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ORIGINAL ARTICLE  METHODOLOGICAL PROBLEMS IN REHABILITATION RESEARCH. REPORT FROM A COCHRANE REHABILITATION METHODOLOGY MEETING Freefree

European Journal of Physical and Rehabilitation Medicine 2019 June;55(3):384-94

DOI: 10.23736/S1973-9087.19.05808-8

Copyright © 2019 EDIZIONI MINERVA MEDICA

language: English

How to use the International Classification of Functioning, Disability and Health as a reference system for comparative evaluation and standardized reporting of rehabilitation interventions

Gerold STUCKI 1, 2, 3, Alex POLLOCK 4, Julia P. ENGKASAN 5, 6, Melissa SELB 2, 3

1 Department of Health Sciences and Health Policy, University of Luzern, Luzern, Switzerland; 2 ICF Research Branch, a Cooperation Partner within the WHO Collaborating Center for the Family of International Classifications in Germany, Nottwil, Switzerland; 3 Swiss Paraplegic Research, Nottwil, Switzerland; 4 Unit of Nursing, Midwifery and Allied Health Professions Research Unit, Glasgow Caledonian University, Glasgow, UK; 5 Department of Rehabilitation Medicine, University of Malaya, Kuala Lumpur, Malaysia; 6 University Malaya Medical Center, Kuala Lumpur, Malaysia



Rehabilitation aims to optimize functioning of persons experiencing functioning limitations. As such the comparative evaluation of rehabilitation interventions relies on the analysis of the differences between the change in patient functioning after a specific rehabilitation intervention versus the change following another intervention. A robust health information reference system that can facilitate the comparative evaluation of changes in functioning in rehabilitation studies and the standardized reporting of rehabilitation interventions is the International Classification of Functioning, Disability and Health (ICF). The objective of this paper is to present recommendations that Cochrane Rehabilitation could adopt for using the ICF in rehabilitation studies by: 1) defining the functioning categories to be included in a rehabilitation study; 2) specifying selected functioning categories and selecting suitable data collection instruments; 3) examining aspects of functioning that have been documented in a study; 4) reporting functioning data collected with various data collection instruments; and 5) communicating results in an accessible, meaningful and easily understandable way. The authors provide examples of concrete studies that underscore these recommendations, whereby also emphasizing the need for future research on the implementation of specific recommendations, e.g. in meta-analysis in systematic literature reviews. Furthermore, the paper outlines how the ICF can complement or be integrated in established Cochrane and rehabilitation research structures and methods, e.g. use of standard mean difference to compare cross-study data collected using different measures, in developing core outcome sets for rehabilitation, and the use of the PICO model.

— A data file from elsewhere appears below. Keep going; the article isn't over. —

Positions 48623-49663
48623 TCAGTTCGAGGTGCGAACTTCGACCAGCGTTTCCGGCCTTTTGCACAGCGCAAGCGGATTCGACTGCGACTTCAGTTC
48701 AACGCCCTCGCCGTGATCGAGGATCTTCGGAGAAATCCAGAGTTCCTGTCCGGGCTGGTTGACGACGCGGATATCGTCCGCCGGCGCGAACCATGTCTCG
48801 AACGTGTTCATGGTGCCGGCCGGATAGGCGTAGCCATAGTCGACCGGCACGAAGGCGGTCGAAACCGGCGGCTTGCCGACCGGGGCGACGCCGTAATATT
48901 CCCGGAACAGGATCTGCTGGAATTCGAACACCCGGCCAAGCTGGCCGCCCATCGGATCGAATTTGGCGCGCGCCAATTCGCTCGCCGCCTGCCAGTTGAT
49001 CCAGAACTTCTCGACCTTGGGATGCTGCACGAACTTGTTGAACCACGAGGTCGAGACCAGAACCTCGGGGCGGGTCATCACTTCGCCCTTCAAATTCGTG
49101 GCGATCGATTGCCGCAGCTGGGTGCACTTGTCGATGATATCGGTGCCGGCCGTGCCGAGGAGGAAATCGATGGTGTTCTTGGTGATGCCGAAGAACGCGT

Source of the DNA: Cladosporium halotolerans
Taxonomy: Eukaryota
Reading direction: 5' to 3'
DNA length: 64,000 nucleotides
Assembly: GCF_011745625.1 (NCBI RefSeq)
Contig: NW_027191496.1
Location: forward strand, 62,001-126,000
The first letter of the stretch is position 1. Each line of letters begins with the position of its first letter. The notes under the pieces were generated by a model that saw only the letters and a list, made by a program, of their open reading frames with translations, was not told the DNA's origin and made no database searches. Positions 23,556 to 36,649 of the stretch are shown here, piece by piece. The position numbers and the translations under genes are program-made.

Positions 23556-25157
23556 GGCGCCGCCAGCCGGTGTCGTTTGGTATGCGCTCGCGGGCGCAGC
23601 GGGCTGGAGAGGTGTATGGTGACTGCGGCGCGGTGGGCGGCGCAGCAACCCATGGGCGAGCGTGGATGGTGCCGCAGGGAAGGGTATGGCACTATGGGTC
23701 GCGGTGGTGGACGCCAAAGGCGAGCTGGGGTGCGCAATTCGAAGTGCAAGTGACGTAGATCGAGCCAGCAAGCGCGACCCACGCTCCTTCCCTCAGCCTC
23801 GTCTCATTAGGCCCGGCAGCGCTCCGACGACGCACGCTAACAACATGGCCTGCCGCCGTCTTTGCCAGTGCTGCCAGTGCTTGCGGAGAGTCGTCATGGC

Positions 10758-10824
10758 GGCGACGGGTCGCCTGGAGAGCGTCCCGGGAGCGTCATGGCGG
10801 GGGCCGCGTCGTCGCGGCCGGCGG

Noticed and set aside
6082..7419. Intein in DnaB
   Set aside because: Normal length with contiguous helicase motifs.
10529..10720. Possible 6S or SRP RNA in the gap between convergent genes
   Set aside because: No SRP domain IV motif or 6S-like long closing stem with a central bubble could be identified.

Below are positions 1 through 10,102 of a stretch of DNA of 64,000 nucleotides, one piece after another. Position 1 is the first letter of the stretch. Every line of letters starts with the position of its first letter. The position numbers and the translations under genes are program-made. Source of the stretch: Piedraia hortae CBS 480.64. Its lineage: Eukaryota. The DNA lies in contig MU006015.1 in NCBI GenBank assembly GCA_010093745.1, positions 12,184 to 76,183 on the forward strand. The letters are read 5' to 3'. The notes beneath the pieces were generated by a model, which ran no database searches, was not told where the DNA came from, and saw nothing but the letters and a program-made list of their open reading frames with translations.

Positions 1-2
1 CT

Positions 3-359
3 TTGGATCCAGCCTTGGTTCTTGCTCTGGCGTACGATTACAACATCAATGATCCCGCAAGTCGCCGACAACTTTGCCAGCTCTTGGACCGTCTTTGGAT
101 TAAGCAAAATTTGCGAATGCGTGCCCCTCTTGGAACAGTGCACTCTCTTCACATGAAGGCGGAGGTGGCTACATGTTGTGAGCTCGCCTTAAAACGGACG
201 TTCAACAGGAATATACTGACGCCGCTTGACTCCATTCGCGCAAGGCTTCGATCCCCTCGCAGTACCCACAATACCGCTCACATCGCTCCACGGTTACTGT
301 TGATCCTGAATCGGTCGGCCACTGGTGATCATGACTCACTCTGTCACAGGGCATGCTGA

KEY WORDS: International Classification of Functioning, Disability and Health; Rehabilitation; Outcome Assessment (Health Care)

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